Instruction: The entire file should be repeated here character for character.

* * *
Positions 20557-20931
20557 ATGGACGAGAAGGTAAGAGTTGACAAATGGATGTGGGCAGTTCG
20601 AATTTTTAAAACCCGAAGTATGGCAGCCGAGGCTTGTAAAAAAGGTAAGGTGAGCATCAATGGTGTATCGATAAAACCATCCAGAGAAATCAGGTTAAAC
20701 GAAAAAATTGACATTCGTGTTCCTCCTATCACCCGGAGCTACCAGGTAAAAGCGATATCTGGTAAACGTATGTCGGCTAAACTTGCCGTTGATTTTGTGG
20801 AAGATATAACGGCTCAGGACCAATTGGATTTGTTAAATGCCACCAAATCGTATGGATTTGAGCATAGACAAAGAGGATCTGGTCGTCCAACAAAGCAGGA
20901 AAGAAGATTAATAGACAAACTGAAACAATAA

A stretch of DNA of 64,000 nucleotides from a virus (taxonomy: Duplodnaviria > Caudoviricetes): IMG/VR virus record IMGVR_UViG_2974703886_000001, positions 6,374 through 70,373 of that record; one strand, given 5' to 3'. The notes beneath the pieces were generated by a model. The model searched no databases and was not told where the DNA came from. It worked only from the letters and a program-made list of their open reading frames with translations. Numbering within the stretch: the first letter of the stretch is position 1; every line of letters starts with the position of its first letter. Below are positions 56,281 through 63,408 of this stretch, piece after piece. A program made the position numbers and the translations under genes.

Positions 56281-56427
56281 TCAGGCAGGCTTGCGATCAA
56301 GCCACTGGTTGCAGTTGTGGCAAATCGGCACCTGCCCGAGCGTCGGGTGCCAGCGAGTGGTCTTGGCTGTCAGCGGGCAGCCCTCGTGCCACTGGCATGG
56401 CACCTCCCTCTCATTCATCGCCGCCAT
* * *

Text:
Positions 20557-20931
20557 ATGGACGAGAAGGTAAGAGTTGACAAATGGATGTGGGCAGTTCG
20601 AATTTTTAAAACCCGAAGTATGGCAGCCGAGGCTTGTAAAAAAGGTAAGGTGAGCATCAATGGTGTATCGATAAAACCATCCAGAGAAATCAGGTTAAAC
20701 GAAAAAATTGACATTCGTGTTCCTCCTATCACCCGGAGCTACCAGGTAAAAGCGATATCTGGTAAACGTATGTCGGCTAAACTTGCCGTTGATTTTGTGG
20801 AAGATATAACGGCTCAGGACCAATTGGATTTGTTAAATGCCACCAAATCGTATGGATTTGAGCATAGACAAAGAGGATCTGGTCGTCCAACAAAGCAGGA
20901 AAGAAGATTAATAGACAAACTGAAACAATAA

A stretch of DNA of 64,000 nucleotides from a virus (taxonomy: Duplodnaviria > Caudoviricetes): IMG/VR virus record IMGVR_UViG_2974703886_000001, positions 6,374 through 70,373 of that record; one strand, given 5' to 3'. The notes beneath the pieces were generated by a model. The model searched no databases and was not told where the DNA came from. It worked only from the letters and a program-made list of their open reading frames with translations. Numbering within the stretch: the first letter of the stretch is position 1; every line of letters starts with the position of its first letter. Below are positions 56,281 through 63,408 of this stretch, piece after piece. A program made the position numbers and the translations under genes.

Positions 56281-56427
56281 TCAGGCAGGCTTGCGATCAA
56301 GCCACTGGTTGCAGTTGTGGCAAATCGGCACCTGCCCGAGCGTCGGGTGCCAGCGAGTGGTCTTGGCTGTCAGCGGGCAGCCCTCGTGCCACTGGCATGG
56401 CACCTCCCTCTCATTCATCGCCGCCAT